When Chelsea approached me, my decision was made. With football being a short career, you’ve got to take that moment, and I will go back to the horses once I eventually retire. Growing up it wasn’t known that you could be a professional footballer if you were a girl, but I’d like to think now that for younger girls and boys growing up – and I say boys because we want to inspire everyone, it’s an option for them to say at 8 or 10 years’ old ‘I want to be a professional footballer”.
It’s nice to see we have changed the game so far already and it’s going to progress even more.
Aside from matches and (football) training, are there any forms of exercise/wellness activities you like to do?
I like to go on a lot of hikes, especially with the dogs. We’ve got some lovely areas in Surrey to go and explore.
In terms of activities, a lot of the ones I want to do I’m not allowed to do because of football! If I was, I’ve always loved water sports. Wakeboarding is something I used to do as a kid, but can’t be doing that in contract, as its too dangerous. Snowboarding is another… and I have always wanted to get tennis lessons!
What are your coping mechanisms for dealing with pressure or pre-match nerves?
I think, for me, it’s knowing that I have done everything that is required of me to perform at that top level in the lead-up. I must tick every box, every single day, whether that is nutrition, training, exercises, or injury prevention. If I have done all of that every day in the lead-up, I should be in the best possible position coming into game day and then it’s just about performing. If I ever tried to cut corners, I would feel guilty that I haven’t prepared properly.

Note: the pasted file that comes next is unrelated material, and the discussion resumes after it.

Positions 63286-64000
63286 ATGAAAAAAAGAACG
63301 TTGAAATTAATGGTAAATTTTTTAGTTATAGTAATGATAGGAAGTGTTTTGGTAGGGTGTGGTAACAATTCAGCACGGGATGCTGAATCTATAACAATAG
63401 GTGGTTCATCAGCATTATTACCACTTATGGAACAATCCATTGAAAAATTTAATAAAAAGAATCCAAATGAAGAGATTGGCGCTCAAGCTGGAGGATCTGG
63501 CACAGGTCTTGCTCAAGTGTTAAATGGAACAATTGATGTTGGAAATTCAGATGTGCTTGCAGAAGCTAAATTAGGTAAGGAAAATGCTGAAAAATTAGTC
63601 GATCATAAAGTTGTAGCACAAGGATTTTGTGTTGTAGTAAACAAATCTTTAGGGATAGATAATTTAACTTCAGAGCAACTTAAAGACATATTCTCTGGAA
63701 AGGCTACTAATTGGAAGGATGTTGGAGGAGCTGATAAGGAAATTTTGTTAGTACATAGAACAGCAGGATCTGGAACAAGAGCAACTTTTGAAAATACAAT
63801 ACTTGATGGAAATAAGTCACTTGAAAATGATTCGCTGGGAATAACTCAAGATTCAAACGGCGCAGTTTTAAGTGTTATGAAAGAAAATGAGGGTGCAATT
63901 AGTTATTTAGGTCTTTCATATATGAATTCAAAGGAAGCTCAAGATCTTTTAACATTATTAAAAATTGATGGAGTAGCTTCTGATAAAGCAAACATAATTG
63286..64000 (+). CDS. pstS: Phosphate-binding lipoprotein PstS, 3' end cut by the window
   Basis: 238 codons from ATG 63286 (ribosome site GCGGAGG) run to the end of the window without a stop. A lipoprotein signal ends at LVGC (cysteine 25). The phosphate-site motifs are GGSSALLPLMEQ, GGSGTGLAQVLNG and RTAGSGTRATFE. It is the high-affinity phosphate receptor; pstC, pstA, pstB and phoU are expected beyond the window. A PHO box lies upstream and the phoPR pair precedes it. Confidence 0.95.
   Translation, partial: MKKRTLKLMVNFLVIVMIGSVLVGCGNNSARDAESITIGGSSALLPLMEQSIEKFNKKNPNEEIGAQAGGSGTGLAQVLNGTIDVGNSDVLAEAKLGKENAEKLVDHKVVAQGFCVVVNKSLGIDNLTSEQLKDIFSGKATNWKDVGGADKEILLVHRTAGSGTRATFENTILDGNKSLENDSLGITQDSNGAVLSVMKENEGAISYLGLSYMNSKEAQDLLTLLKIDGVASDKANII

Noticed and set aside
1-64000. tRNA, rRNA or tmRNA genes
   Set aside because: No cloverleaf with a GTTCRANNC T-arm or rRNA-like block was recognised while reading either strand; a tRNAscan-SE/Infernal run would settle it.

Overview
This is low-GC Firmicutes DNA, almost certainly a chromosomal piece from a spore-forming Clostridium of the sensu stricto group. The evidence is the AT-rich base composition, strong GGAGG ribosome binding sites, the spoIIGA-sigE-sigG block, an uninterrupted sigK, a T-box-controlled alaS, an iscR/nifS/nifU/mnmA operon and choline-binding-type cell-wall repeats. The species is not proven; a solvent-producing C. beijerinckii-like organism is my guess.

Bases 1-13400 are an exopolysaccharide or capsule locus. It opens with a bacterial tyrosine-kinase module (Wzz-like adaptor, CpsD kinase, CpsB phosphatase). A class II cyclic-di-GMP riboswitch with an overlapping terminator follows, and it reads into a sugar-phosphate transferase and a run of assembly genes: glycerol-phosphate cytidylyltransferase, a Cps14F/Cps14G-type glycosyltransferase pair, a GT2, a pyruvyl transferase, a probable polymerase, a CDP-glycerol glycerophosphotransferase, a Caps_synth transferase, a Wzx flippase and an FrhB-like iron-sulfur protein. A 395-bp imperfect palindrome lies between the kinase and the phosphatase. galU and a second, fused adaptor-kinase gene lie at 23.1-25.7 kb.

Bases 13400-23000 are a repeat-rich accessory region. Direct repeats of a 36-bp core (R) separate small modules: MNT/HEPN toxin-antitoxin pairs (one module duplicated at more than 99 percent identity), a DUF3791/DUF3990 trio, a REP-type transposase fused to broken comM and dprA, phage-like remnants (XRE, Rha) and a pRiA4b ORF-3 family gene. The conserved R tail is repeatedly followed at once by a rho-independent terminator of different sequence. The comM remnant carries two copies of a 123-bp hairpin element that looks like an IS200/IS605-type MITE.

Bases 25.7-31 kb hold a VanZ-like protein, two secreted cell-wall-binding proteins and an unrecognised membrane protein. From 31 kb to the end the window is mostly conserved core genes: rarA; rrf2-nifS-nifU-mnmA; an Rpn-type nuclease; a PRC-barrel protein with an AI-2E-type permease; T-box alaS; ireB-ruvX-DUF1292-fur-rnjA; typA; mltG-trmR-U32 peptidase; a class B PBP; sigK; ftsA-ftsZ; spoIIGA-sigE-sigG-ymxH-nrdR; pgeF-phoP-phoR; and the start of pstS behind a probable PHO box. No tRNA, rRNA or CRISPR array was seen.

Another thing that works for me is sending my partner, Levi, three aims for the game ahead of running on the pitch. These might be on the ball, off the ball or leadership, and then we have a discussion after the game about them. I think it works because it is really easy to get emotional and put yourself down after a bad game, but someone removed from the game, looking from the outside can see a completely different picture. That is my way of staying focused on the game. I have always said ‘focus on the game not the occasion’. Games like being at the Emirates on Sunday (5th September) was quite an intense one for some players. It was amazing to have the fans back.